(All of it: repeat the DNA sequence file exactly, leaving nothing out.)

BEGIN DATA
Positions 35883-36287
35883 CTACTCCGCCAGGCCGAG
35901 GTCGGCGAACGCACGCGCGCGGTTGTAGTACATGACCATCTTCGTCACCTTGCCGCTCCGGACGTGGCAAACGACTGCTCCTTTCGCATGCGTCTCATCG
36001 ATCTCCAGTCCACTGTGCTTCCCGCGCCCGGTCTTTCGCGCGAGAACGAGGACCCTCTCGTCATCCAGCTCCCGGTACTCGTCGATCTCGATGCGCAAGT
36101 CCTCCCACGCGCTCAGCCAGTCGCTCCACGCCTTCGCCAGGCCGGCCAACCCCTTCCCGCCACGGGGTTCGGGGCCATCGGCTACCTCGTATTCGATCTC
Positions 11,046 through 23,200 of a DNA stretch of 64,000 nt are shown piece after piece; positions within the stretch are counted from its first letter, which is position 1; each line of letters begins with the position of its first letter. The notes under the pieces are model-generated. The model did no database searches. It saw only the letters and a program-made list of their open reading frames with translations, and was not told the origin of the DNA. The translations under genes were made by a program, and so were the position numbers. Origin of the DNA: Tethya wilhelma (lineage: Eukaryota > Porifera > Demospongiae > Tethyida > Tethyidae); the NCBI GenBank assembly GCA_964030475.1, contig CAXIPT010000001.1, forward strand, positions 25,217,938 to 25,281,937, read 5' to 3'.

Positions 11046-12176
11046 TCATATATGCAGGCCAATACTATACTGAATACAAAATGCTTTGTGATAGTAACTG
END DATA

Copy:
Positions 35883-36287
35883 CTACTCCGCCAGGCCGAG
35901 GTCGGCGAACGCACGCGCGCGGTTGTAGTACATGACCATCTTCGTCACCTTGCCGCTCCGGACGTGGCAAACGACTGCTCCTTTCGCATGCGTCTCATCG
36001 ATCTCCAGTCCACTGTGCTTCCCGCGCCCGGTCTTTCGCGCGAGAACGAGGACCCTCTCGTCATCCAGCTCCCGGTACTCGTCGATCTCGATGCGCAAGT
36101 CCTCCCACGCGCTCAGCCAGTCGCTCCACGCCTTCGCCAGGCCGGCCAACCCCTTCCCGCCACGGGGTTCGGGGCCATCGGCTACCTCGTATTCGATCTC
Positions 11,046 through 23,200 of a DNA stretch of 64,000 nt are shown piece after piece; positions within the stretch are counted from its first letter, which is position 1; each line of letters begins with the position of its first letter. The notes under the pieces are model-generated. The model did no database searches. It saw only the letters and a program-made list of their open reading frames with translations, and was not told the origin of the DNA. The translations under genes were made by a program, and so were the position numbers. Origin of the DNA: Tethya wilhelma (lineage: Eukaryota > Porifera > Demospongiae > Tethyida > Tethyidae); the NCBI GenBank assembly GCA_964030475.1, contig CAXIPT010000001.1, forward strand, positions 25,217,938 to 25,281,937, read 5' to 3'.

Positions 11046-12176
11046 TCATATATGCAGGCCAATACTATACTGAATACAAAATGCTTTGTGATAGTAACTG